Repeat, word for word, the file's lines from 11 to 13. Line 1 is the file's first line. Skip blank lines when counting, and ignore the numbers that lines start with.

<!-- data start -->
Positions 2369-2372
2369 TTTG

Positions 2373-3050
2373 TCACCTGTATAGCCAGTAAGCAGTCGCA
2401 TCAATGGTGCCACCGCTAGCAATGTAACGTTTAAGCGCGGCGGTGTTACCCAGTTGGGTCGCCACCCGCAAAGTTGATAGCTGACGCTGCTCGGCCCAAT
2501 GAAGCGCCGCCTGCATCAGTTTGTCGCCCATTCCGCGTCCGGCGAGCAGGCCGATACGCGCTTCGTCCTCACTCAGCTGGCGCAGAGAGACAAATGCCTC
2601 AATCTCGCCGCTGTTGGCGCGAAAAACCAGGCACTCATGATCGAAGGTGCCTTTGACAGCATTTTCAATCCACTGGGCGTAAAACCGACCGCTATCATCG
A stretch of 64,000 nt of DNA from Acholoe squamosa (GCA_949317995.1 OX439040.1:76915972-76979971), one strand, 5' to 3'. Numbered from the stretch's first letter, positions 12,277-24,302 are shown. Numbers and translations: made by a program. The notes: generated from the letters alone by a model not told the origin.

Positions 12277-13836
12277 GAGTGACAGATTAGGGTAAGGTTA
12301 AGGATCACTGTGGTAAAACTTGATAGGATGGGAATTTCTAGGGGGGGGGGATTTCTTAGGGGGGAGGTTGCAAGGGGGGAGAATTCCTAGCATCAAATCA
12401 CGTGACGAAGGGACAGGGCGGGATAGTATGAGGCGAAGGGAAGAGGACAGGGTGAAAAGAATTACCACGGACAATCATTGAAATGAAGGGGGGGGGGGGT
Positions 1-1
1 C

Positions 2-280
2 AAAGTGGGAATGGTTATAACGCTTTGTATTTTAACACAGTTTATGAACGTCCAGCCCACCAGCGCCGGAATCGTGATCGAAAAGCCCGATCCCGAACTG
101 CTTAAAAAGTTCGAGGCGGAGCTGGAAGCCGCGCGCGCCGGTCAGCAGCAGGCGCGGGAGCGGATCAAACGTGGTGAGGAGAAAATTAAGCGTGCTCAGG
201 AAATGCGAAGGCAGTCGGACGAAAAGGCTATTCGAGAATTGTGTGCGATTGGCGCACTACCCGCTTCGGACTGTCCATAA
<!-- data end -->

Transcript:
12301 AGGATCACTGTGGTAAAACTTGATAGGATGGGAATTTCTAGGGGGGGGGGATTTCTTAGGGGGGAGGTTGCAAGGGGGGAGAATTCCTAGCATCAAATCA
12401 CGTGACGAAGGGACAGGGCGGGATAGTATGAGGCGAAGGGAAGAGGACAGGGTGAAAAGAATTACCACGGACAATCATTGAAATGAAGGGGGGGGGGGGT
Positions 1-1